CISG and Formation of Contract

Posted on 14 December 2015


Translucent Globe on Euros

Image by © Rob Chatterson/Corbis

One of the reasons that I prefer to adopt The Vienna Convention on Contracts for the International Sale of Goods 1980 (CISG), as the choice of law, for the contract of international sale of goods – because it shares similar principles with English contract law.

The following are some of the salient points of CISG, with regards to the formation of the contract.


  • An offer needs to be ‘sufficiently definite’ with the intention to create legal relations. An offer is ‘sufficiently definite’ if the goods (expressly or implicitly) are fixed, or there is provision to determine the quantity and the price. [Art 14(1)]. Comparatively, English law requires more as the offer needs to be definite.
  • An offer need to be addressed to one or more specific person. [Art 14(2)]. In the context of English law, this is the bilateral offer.
  • An offer is effective once it reached to the offeree. [Art 15(1)]. In contrast, English law has the higher requirement which required the offer to be communicated, instead of delivered or reached.
  • Offer could be revoked before acceptance is made.[Art 16(1)].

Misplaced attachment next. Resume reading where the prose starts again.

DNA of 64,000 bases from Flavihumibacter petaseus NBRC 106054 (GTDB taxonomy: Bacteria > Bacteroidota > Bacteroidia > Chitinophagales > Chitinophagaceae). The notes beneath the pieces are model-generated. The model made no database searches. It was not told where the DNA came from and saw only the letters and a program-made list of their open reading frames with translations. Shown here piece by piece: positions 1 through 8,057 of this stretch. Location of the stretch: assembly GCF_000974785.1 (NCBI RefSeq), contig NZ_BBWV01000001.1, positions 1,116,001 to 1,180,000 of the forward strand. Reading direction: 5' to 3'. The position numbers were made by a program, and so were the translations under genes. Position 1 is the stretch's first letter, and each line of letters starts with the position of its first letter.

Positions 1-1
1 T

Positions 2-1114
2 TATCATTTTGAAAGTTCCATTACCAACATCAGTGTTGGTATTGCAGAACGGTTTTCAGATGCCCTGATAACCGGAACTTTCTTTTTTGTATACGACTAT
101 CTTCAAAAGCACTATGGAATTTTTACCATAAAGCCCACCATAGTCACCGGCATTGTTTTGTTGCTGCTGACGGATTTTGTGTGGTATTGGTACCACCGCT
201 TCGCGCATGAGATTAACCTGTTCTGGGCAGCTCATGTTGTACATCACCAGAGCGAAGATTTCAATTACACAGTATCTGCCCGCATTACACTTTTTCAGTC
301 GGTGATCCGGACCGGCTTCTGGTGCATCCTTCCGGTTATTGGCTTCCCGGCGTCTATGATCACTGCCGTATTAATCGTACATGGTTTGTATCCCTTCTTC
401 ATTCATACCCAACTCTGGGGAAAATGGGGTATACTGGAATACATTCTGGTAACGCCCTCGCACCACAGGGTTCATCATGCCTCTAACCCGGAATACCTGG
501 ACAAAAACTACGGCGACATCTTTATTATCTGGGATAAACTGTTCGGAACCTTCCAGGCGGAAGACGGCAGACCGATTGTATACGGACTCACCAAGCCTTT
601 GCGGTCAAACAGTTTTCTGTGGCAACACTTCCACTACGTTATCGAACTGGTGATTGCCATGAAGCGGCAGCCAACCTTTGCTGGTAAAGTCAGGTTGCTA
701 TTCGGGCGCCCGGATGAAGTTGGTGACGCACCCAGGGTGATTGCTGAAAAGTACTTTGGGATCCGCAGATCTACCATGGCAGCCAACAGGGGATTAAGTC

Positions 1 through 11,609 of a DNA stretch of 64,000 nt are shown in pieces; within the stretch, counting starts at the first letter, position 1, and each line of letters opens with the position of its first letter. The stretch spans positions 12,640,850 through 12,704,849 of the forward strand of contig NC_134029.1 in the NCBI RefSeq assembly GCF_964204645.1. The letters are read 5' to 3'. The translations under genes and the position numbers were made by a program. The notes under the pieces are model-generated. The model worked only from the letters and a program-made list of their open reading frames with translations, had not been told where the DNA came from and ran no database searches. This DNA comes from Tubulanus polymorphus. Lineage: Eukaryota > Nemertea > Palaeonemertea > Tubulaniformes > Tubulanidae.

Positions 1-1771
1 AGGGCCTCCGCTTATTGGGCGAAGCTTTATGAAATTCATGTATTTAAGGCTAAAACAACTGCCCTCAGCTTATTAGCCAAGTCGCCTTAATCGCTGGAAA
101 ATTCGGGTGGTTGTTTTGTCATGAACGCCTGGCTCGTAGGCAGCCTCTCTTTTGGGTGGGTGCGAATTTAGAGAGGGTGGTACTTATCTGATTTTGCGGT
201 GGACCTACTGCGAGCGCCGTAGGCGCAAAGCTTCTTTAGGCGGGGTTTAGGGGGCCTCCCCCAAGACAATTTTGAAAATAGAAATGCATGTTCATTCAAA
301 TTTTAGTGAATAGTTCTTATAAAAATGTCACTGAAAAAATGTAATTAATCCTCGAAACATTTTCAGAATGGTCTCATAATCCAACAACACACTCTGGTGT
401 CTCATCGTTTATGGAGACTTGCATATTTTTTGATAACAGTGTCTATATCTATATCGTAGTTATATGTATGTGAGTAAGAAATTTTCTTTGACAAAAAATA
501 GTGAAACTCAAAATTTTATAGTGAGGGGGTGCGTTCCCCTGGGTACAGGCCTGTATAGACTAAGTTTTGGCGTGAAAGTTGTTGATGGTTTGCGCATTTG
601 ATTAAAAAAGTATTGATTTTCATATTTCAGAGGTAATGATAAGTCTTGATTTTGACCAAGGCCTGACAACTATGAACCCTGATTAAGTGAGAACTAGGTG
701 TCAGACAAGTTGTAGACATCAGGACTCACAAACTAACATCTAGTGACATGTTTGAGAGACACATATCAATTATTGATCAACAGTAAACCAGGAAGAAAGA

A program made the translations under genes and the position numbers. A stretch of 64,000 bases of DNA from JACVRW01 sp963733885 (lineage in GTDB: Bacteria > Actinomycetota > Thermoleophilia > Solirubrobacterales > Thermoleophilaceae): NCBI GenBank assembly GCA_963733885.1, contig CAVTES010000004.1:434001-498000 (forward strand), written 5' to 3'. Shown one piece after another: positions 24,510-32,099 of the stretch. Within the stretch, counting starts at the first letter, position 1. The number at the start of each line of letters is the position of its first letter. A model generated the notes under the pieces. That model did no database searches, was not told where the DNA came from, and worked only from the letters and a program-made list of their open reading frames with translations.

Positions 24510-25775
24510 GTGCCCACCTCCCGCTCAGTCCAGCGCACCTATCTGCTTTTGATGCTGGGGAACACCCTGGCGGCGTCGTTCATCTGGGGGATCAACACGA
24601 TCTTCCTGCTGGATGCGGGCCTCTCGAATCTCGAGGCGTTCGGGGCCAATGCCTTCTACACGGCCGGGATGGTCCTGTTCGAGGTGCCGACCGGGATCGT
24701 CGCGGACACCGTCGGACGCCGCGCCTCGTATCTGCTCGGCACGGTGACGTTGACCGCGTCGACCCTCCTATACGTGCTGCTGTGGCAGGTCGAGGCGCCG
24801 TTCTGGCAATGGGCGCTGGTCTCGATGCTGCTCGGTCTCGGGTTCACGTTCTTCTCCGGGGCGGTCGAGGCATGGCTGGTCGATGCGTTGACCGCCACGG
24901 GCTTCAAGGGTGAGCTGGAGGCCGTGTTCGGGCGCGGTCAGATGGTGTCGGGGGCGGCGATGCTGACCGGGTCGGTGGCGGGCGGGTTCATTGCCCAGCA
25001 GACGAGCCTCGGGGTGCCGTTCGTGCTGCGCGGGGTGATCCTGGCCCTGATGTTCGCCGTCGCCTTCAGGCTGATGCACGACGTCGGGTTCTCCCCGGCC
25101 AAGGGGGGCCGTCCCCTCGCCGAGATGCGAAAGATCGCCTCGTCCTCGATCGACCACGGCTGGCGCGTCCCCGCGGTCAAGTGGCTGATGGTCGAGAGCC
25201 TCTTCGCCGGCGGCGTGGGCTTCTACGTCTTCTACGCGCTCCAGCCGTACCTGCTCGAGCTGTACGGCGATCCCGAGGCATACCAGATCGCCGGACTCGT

• An acceptance is effective once it reached to the offeror. [Art 18(2)]. (Note: An offer or an acceptance is reached if it reached the business place or mailing address of the recipient.) As mentioned before, English law requires communication instead of a mere delivery.
  • Acceptance could be revoked before it is reached to the offeror. [Art 22].
  • Any additions, limitations or modifications to the offer, is a rejection of the offer, and constitutes as a counter-offer. [Art 19(1)]. This is in parallel with English law’s of “mirror image” rule.
  • If the additions or modification does not materially alter the term, and the offeror does not object, then it is a valid acceptance. [Art 19(2)]. Both of these are in parallel with English law.

Overall, the provisions in CISG seems fair, and it is a suitable neutral ground between the domestics law of both parties in an international trade.

Note: This article also published at LinkedIn.

Posted in: Contract Law